FBI speeds up its investigation into possible Clinton-related emails after criticism
The FBI accelerated its timeline for reviewing emails potentially linked to Hillary Clinton on Monday amid growing public pressure over the agency’s surprise announcement that it had found them in an unrelated case.
Investigators had planned to conduct the review over several weeks but, after a torrent of criticism over the weekend, began scrambling to examine the trove of emails, according to law enforcement officials. The FBI hoped to complete a preliminary assessment in the coming days, but agency officials have not decided how, or whether, they will disclose the results of it publicly, and officials also could not say whether the entire review would be completed by election day.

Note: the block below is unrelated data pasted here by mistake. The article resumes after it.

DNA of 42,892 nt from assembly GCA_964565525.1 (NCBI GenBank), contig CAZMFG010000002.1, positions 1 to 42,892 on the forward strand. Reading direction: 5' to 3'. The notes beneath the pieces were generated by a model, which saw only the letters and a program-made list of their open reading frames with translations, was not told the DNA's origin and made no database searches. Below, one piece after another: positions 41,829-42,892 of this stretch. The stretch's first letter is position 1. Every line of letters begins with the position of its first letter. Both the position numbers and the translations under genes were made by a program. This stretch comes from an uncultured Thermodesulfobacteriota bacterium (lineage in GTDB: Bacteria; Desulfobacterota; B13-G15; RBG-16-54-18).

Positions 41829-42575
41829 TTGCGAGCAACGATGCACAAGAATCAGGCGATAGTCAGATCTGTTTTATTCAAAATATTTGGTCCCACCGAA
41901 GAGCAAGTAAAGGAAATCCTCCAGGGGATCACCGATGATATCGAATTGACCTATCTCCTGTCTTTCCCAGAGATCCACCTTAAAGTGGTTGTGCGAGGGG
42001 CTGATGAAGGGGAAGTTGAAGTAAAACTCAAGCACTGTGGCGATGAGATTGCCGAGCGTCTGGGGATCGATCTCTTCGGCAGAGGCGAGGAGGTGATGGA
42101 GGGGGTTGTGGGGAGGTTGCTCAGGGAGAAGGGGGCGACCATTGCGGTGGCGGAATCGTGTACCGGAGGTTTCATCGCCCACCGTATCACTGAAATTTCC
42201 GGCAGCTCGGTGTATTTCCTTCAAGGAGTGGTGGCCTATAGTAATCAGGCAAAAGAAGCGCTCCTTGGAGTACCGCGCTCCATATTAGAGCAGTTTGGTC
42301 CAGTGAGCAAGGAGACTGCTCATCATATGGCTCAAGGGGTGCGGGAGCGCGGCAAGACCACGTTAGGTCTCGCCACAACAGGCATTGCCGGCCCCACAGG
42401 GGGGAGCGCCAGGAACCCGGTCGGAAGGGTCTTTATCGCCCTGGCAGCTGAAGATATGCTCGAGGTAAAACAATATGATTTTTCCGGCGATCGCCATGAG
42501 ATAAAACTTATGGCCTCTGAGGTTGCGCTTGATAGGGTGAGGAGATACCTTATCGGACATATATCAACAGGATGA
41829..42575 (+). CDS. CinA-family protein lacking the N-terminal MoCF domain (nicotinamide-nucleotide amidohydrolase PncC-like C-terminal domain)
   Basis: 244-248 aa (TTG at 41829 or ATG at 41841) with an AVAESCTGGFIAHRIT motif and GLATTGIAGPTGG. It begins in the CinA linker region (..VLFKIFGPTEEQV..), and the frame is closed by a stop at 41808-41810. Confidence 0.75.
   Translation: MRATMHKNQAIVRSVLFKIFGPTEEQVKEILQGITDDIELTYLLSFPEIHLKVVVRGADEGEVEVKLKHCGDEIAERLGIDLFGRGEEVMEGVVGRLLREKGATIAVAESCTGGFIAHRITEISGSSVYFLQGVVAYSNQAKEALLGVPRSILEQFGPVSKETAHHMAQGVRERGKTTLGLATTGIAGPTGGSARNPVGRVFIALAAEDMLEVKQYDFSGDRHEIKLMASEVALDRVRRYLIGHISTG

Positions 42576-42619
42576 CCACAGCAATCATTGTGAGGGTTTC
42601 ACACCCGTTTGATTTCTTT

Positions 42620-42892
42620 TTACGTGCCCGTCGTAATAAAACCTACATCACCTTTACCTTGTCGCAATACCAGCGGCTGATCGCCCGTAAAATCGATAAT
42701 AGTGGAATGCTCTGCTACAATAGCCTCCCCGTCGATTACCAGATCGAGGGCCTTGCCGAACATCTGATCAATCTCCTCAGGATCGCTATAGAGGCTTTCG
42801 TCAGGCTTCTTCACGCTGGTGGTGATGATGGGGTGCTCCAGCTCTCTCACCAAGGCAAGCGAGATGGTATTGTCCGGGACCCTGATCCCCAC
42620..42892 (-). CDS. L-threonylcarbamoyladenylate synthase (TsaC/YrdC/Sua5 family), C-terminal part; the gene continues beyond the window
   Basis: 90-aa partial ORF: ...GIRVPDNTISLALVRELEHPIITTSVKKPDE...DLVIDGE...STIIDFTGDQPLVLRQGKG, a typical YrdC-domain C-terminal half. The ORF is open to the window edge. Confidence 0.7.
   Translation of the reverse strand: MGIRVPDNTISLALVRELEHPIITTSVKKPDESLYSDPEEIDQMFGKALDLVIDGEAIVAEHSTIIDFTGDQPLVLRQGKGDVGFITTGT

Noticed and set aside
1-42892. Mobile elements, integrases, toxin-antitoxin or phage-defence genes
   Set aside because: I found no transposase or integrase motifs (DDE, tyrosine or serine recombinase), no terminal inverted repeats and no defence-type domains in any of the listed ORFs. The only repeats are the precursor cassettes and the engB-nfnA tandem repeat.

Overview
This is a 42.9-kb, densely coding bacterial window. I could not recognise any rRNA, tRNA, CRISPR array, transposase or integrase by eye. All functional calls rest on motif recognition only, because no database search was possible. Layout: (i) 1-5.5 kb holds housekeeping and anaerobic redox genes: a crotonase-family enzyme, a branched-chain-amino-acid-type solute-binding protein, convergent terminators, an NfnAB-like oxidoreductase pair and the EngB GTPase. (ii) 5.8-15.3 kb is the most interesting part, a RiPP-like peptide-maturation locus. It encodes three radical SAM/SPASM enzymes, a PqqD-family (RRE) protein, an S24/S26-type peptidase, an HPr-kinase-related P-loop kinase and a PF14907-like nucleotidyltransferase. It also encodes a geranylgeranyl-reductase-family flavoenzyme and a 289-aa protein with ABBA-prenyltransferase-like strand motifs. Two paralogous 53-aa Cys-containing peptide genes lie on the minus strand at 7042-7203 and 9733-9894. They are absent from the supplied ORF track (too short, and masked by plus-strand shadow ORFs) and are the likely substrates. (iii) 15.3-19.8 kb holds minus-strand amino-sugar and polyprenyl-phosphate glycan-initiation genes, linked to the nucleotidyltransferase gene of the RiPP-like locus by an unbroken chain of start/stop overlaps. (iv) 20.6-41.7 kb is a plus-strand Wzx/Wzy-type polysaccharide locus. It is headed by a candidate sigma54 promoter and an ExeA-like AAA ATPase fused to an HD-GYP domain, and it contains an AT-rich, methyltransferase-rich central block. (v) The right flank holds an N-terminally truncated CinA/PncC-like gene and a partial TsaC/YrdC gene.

The uncertainty did not stop Donald Trump from charging into the vacuum with ominous speculation that a Clinton victory would spark national upheaval. Clinton repeated that she was confident the FBI had no case against her and that voters had already made up their mind on her use of a private server while she was secretary of State.
Hundreds of thousands of emails were discovered in an unrelated investigation into whether former U.S. Rep. Anthony Weiner, the estranged husband of top Clinton aide Huma Abedin, violated federal laws while exchanging sexually explicit texts with a 15-year-old. Most of the emails were Weiner’s, investigators say. Hundreds, perhaps thousands, belonged to Abedin, one official said.